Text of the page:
Dusted Reviews

Yann Tiersen & Shannon Wright - Yann Tiersen & Shannon Wright

today features
reviews charts
labels writers
info donate

Search by Artist

Sign up here to receive weekly updates from Dusted

email address

Recent Reviews

Dusted Reviews

Artist: Yann Tiersen & Shannon Wright

Album: Yann Tiersen & Shannon Wright

Label: Vicious Circle

Review date: Feb. 6, 2005

You might not have Yann Tiersen’s name on ready recall, but you’ve got him to thank for a large slice of the charm in Jean-Paul Jeunet’s Amelie. ‘Twas his chimey score that neutralized the director’s Keane-kid creepiness and filled in the dewey-eyed charm. Does he work similar magic on this unlikeliest of musical yin-yangs, in collaboration with mumbling mopestress Shannon Wright? Whatever happened, it was fated to be interesting.

Much like her obvious comrade-in-pathos Chan “Cat Power” Marshall, Wright slides down emotional razor blades with rare discipline, but her language contains no direct translation for “joy.” Padded by Tiersen’s sighing accordions, there’s not a lot of room between the lines, either. Tiersen’s notes flutter and glide like moths trapped in an attic, but he can’t lend Wright’s narrators the same whimsical grace he broke off for Amelie, Nino and pals. The disc soars out of every tunnel with Wright firmly planted at the controls. Seldom has a record been simultaneously so ornate and desolate.

“You bring me courage,” Wright murmurs unconvincingly on “Dragon Fly,” a tribute to a fresh love, “to keep my eyes open wide.” The song’s eyes stare glassily indeed, although it’s rendered closer to Tiersen’s mode than the rest. Wright’s music has never dealt directly with pain and fear, but with the terror of internal emptiness. It’s not quite solipsism – it’s the feeling you get when you’re summoned outward and wonder how you’re going to communicate, hampered by self-awareness that compounds the most mundane neuroses. Elsewhere, she sings “I can’t explain / The path is newly paved… I found someone to live for,” and the surface optimism only highlights the sad resignation in the voice (if “highlight,” with its day-glo connotations, is a word that can be used in company with Wright’s non-stop sleet and drizzle). Tiersen painted sparkling footprints for Jeunet’s good-hearted protags, but to Wright’s interpersonally crippled romantics, he grants no such salvation.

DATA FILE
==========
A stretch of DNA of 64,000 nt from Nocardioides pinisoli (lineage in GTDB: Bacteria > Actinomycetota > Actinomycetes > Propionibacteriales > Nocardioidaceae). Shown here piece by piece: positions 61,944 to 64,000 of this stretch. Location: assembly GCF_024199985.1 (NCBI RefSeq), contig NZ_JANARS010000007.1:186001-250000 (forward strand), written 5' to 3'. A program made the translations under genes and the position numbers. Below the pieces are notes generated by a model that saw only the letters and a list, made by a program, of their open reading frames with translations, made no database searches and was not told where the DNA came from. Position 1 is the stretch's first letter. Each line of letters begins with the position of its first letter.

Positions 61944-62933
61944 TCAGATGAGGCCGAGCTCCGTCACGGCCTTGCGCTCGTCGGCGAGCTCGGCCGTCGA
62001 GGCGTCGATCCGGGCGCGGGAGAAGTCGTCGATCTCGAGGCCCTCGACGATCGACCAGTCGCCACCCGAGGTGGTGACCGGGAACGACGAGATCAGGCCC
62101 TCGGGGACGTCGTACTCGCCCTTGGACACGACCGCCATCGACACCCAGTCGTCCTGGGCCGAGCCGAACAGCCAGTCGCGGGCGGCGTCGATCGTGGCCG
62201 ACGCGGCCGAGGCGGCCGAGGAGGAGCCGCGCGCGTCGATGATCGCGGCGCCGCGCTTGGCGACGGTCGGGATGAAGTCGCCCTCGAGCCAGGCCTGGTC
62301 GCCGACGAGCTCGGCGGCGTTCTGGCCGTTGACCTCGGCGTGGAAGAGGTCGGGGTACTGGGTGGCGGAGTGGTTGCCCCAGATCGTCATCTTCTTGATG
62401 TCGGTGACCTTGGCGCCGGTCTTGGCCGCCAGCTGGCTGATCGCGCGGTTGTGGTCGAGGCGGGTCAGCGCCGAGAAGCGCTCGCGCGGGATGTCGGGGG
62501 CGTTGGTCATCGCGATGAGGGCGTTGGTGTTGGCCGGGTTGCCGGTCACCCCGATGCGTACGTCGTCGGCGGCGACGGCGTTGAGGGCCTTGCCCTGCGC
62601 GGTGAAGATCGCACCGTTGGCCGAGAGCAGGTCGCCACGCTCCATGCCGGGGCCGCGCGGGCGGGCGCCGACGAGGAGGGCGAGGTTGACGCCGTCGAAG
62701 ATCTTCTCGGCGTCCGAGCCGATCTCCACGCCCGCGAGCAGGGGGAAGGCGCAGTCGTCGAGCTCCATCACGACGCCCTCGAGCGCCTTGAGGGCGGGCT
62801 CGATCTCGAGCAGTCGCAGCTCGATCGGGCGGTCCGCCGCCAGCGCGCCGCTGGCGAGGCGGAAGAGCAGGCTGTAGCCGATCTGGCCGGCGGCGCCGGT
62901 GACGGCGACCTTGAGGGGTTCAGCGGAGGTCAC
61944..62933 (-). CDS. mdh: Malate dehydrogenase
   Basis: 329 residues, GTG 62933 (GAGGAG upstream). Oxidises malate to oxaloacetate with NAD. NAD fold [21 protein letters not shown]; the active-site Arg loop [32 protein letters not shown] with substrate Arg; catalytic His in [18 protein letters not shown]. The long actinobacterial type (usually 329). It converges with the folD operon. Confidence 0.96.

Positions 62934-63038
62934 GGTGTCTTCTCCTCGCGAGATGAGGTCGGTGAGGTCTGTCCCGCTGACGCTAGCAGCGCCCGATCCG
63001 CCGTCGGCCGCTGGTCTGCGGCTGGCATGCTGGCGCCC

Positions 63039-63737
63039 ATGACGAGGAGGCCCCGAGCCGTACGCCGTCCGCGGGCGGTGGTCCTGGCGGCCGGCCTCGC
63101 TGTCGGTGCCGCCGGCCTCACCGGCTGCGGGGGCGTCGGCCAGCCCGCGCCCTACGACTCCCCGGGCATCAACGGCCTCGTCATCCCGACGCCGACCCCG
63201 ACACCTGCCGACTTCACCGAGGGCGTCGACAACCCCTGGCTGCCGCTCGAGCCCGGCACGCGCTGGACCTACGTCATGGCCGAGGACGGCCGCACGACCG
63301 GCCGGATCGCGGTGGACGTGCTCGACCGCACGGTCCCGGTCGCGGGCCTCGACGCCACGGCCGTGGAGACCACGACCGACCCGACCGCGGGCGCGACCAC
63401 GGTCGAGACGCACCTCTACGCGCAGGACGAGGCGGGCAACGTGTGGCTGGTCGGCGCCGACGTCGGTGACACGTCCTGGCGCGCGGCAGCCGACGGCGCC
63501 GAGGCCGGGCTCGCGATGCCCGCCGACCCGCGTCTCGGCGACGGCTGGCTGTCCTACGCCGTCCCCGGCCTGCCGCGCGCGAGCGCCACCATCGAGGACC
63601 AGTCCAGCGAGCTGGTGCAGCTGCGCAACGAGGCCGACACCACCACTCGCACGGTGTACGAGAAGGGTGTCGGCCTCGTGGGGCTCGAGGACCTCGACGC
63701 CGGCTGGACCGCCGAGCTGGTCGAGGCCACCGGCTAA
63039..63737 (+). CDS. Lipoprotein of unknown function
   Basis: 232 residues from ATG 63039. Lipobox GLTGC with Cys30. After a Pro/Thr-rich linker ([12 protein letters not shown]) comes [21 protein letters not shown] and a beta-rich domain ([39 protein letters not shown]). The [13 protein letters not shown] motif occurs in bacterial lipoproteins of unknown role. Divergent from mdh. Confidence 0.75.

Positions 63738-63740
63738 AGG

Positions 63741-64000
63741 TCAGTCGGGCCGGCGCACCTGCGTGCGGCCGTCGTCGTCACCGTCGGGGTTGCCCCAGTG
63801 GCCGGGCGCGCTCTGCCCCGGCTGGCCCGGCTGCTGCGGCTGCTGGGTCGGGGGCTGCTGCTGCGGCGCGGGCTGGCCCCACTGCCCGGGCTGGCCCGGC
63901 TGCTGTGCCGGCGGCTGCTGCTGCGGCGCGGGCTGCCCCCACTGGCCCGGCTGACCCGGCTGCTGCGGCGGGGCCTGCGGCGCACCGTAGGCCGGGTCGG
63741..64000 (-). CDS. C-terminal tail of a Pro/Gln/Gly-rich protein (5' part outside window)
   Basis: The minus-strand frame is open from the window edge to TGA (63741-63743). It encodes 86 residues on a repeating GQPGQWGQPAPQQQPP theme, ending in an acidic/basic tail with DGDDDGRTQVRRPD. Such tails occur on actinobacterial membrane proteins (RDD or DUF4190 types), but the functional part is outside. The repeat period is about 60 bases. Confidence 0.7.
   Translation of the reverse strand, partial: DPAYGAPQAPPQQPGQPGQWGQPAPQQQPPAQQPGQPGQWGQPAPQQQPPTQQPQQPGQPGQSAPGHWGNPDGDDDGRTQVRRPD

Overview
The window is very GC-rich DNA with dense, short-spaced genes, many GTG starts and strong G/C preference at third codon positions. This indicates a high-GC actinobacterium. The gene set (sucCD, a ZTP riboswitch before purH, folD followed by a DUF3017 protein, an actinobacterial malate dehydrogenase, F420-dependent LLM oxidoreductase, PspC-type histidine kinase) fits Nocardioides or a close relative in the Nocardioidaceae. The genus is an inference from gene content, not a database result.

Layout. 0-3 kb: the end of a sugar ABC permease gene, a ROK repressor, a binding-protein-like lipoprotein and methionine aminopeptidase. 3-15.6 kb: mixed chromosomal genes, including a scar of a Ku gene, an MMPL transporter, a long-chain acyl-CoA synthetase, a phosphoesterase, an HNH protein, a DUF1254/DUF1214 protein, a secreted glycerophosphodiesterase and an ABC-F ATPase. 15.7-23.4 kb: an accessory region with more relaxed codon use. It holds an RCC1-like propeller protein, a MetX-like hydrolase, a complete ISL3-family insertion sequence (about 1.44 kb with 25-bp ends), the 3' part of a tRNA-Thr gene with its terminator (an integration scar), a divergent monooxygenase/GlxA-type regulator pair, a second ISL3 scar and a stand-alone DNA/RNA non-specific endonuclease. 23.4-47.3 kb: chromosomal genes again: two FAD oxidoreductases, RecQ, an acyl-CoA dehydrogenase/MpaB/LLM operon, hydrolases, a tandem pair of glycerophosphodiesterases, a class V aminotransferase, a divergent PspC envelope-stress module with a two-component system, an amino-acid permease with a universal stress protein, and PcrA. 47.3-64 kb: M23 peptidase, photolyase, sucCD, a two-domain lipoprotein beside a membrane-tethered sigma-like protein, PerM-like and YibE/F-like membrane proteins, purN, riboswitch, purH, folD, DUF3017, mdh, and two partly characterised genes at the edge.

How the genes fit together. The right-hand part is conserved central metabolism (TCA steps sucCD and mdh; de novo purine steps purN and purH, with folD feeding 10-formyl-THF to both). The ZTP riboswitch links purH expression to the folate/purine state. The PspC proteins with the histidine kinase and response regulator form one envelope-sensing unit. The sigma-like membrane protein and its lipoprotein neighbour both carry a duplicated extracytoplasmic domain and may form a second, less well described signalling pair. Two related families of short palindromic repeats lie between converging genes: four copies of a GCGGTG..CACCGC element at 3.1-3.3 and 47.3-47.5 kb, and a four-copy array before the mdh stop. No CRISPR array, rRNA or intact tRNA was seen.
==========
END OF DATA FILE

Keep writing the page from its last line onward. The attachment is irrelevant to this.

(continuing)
So, established that this is, first and last, a Shannon Wright record, and that Tiersen’s input doesn’t significantly alter its tenor, it should be said that it’s the most complex, rewarding kickshaw in Wright’s bleak canon, and is likely to be the most enduring. She’s honed a penchant for glory without excess that’s eluded her more versatile neighbors. Her music is at its most dour when her characters strive for hope, but she’s made herself at home in her terrain – I mean, look, she’s bossing Yann Tiersen around. One grating misstep (“When You Sleep,” a bloodless shout-along that sounds like a PJ Harvey throwaway) is the exception that proves the rule.

By Emerson Dameron

Read More

View all articles by Emerson Dameron

Find out more about Vicious Circle

©2002-2011 Dusted Magazine. All Rights Reserved.